One of my favorite contests is over and the Trib has announced the winners of this year’s Peeps Contest.  The Peep Crown goes AGAIN to Green Tree resident Nancy Becker with “The Peeps” a take off on Alfred Hitchcok’s The Birds.  Last year Kathleen did a take off on Hitchcok’s Psycho.  Also this year were entries I’m Sticky and I Know It, Jurassic Peeps, Hoarder, Buried Alive and Auroral Bunnyalis.  Too funny.  The Trib doesn’t have today’s article posted with the winners, so follow this link for a bunch of the contestants, I think my favorite was Night of the Living Peeps or Brunner Pass.  :)  When you follow the link, click on the Icon Photo Gallery.

I’ve been meaning to replace the light fixture in Ruellia’s stairway for awhile now.  I had guests checking in yesterday and so I hurried up (see a problem here?) and went to install the new fixture yesterday.  Here’s what happened to the ladder when I fell down the stairs:


The bottom of the ladder is what my right thumb feels like.  ):  In my defense, I have one of those triangle things you place on steps when you need to put a ladder on the stairs.  But Ruellia’s stairs are steeper and more narrow than it is designed for.  So after wobbling around for awhile, ruining a ladder and spraining my thumb, I piled block and pieces of wood to secure the ladder.  The light is successfully installed and the guests are happy.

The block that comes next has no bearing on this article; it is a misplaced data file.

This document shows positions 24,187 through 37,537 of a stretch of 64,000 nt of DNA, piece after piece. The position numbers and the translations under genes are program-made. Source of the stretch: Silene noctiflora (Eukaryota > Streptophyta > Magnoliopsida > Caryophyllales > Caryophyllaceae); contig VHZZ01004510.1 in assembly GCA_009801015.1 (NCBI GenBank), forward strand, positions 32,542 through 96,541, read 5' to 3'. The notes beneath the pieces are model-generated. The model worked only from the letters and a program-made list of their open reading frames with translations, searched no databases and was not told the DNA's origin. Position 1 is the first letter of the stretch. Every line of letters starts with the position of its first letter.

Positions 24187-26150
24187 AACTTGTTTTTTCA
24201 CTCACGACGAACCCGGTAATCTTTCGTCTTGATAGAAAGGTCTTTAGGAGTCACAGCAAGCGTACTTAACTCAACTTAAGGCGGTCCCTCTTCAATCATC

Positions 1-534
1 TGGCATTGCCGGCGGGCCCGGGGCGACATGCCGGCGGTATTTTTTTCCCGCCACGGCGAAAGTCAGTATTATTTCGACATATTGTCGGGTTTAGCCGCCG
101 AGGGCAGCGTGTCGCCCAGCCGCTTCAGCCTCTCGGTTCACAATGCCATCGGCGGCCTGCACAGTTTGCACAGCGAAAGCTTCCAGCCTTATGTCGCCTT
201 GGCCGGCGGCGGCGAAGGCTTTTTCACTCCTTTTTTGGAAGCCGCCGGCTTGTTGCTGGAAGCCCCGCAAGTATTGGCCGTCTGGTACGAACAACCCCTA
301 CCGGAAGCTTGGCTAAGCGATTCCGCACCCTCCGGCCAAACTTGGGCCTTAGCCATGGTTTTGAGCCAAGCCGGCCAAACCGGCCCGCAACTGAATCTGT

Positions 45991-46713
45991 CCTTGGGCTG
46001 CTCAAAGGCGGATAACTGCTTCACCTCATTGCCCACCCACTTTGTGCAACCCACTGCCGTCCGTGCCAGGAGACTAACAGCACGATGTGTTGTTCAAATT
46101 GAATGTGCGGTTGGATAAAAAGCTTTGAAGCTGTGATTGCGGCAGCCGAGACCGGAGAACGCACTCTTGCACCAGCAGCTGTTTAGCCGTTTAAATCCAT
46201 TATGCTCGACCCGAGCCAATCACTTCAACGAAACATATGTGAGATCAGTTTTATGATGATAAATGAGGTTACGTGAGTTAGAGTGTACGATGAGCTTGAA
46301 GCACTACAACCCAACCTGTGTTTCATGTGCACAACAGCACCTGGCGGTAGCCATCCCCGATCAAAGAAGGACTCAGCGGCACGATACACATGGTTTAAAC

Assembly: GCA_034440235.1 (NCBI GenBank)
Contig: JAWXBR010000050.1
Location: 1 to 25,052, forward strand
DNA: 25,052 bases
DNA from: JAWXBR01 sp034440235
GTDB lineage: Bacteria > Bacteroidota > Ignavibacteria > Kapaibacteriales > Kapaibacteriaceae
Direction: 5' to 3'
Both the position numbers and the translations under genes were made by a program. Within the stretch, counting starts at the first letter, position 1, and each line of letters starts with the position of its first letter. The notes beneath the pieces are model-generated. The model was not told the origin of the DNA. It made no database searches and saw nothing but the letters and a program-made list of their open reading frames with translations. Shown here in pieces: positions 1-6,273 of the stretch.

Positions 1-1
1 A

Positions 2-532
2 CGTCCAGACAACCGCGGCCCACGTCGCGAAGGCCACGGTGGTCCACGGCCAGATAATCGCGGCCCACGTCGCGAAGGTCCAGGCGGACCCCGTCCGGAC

Not surprising banking fees are going up again locally it seems Citizens Bank is the greediest of them all.  The are starting to charge $15 monthly fee if you don’t keep a $5k balance, they are going to charge you $3.95 if you tie Quick Books to you account and $8.95 for bill pay for their Circle Checking account.  They are raising their Green Checking account fees to $9.99 from $4.99, checking with interest will go up to $11.99 from $9.99 if you don’t keep their minimum balance.  The Quick Books and bill pay fees are really inane.  That is a major saving on labor for the banks, they’re just hoping you’ll stay and pay.  Seriously, go to Slovak Savings Bank (they have checking and loans also), they really don’t have fees.  I have my personal checking account there, no fees.  I have my business account there, no fees.  I have Betty’s “slush fund” (the money the kids have in there for her incase of an emergency) and it made $40 last month interest, no fees.  There’s only the one branch up on California Avenue and they don’t even have an ATM machine.  So they just put the fees other banks charge you for using their ATMs back in you account.  I love those people so much, that I usually wait to use an ATM that doesn’t charge a fee like Allegheny Valley Bank up on McKnight Road.

Have a great holiday tomorrow and don’t forget, always eat the ears first :),

ed